De Giudici Luigi

Luigi De Giudici (December 12, 1887 – February 16, 1955) was an Italian painter of the Venetian anti-academic movement in the first years of the twentieth century. His works were exhibited at Ca’ Pesaro between 1912 and 1920 and at the International Exposition of Paris (1937).

He was born in Pavia di Udine of Friuli origins on his father’s side and Carnia origins on his mother’s side. He artistically grew up in Venice. Starting from the representation of a living room world of liberty taste, also through the irony of caricature, he was sensible to the avant-garde movements of the beginning of the twentieth century, from Futurism to Expressionism, from the movement of Pont-Aven to the Secessions in Vienna and Munich. He artistically formed in the unrepeatable melting pot of styles and newness of the Barbantini’s Ca’ Pesaro of the 1910s. Among his friends were Boccioni, Gino Rossi, Arturo Martini, Mauroner, Pellis, and Pomi.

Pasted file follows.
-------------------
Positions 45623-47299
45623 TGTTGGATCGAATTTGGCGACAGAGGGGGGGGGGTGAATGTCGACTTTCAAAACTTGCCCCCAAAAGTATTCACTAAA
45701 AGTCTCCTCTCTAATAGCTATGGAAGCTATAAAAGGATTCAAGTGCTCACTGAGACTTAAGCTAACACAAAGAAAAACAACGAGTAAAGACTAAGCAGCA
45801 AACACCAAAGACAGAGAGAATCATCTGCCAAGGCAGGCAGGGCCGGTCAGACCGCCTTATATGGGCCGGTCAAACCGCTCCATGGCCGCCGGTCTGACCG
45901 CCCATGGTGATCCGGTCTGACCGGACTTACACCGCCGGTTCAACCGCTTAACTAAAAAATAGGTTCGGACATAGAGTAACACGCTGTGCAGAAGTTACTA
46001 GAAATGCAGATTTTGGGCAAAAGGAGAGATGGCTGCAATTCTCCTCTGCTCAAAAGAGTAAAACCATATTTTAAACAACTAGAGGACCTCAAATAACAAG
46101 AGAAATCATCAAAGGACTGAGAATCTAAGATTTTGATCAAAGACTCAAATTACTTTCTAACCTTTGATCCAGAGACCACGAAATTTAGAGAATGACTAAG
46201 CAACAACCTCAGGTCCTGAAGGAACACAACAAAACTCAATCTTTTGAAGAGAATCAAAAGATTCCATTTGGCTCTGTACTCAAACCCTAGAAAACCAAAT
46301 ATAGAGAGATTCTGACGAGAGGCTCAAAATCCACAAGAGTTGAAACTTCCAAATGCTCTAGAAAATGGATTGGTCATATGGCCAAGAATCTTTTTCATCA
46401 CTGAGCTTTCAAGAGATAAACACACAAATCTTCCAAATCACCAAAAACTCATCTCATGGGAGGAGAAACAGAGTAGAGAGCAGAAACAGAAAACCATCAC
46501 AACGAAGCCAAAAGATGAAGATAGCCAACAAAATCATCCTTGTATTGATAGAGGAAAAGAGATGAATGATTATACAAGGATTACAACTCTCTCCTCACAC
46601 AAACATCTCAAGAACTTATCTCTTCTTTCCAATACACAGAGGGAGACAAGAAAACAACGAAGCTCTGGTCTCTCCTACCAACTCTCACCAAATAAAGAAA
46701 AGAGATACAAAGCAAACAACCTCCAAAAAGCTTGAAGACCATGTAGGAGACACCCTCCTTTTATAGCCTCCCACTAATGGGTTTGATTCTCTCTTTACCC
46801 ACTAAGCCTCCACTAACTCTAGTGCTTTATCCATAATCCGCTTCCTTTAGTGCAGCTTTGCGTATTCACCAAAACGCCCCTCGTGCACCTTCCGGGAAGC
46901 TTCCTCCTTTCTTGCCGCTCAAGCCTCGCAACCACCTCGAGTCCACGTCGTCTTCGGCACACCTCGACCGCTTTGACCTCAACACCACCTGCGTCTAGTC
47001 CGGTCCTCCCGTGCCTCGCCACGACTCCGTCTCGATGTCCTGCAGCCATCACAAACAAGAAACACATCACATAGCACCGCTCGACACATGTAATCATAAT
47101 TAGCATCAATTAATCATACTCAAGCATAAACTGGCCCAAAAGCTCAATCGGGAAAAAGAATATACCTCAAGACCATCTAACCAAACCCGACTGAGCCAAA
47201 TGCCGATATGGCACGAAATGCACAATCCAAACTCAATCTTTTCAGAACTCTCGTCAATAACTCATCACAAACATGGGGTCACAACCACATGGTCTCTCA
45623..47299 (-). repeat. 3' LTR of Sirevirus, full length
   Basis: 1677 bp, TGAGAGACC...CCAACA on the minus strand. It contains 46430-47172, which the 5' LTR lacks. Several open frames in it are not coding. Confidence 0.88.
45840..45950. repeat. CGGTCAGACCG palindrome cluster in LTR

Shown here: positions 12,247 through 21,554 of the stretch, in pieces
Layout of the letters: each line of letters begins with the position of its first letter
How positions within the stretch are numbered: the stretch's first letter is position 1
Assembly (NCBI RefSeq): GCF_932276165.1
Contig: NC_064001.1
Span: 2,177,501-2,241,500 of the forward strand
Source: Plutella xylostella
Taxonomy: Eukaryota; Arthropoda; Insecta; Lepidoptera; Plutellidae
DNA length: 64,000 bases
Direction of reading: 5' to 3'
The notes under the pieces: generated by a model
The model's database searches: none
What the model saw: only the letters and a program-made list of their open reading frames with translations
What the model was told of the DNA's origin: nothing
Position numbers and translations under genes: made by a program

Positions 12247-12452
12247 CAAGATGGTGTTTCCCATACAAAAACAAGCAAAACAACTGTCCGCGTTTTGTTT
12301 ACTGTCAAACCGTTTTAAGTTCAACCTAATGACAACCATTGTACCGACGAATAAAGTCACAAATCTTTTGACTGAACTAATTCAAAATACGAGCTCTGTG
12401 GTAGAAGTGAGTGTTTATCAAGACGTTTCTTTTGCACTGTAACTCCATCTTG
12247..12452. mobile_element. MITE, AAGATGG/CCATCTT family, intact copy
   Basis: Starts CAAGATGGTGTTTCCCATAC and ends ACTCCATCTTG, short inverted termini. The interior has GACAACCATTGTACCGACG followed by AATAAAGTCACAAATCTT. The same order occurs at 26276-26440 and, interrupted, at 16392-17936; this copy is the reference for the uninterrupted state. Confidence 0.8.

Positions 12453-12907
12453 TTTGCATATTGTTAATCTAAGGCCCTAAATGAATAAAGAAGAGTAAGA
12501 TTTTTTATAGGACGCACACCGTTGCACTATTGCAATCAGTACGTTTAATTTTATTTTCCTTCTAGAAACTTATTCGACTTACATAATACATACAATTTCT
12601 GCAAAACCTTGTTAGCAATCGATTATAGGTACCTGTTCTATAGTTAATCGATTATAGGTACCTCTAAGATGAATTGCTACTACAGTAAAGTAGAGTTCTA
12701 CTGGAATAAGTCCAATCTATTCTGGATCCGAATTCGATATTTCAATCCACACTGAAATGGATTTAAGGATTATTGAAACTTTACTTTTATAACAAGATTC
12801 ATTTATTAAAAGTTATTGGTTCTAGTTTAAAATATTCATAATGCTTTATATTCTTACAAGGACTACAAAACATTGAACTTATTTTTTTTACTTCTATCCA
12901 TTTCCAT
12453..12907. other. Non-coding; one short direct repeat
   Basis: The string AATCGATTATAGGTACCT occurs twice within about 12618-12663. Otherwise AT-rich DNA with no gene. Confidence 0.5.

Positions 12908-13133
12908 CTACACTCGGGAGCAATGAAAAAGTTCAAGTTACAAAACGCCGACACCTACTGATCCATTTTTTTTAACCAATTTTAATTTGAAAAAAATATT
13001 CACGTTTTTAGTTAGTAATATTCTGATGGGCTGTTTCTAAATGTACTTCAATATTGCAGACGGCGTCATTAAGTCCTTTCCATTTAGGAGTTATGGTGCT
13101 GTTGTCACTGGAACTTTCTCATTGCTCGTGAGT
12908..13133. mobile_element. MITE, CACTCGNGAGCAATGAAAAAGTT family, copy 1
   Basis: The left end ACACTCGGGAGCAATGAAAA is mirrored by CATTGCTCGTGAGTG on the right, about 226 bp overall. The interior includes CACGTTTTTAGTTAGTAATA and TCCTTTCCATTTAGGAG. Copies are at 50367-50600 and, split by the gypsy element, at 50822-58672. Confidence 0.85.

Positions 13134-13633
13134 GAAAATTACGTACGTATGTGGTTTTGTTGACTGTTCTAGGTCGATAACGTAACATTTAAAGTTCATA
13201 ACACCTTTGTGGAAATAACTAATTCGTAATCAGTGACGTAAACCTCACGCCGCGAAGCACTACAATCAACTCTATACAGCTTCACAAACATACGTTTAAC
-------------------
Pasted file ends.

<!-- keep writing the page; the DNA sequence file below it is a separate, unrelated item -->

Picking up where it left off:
His career was interrupted in 1919 when, at the age of 32 years, he decided to stop painting. He got married and had six children, and made his living by managing his properties. He was Mayor of Oderzo from 1925 to 1927.

He went back to painting in 1931 for personal pleasure and finally stopped in 1937. When he died in Venice in 1955, his early paintings were found in a locked chest. Only by chance his son Angelo found his name in a list of exhibitors of Ca’ Pesaro and in 1992 Luigi De Guidici started to be studied.

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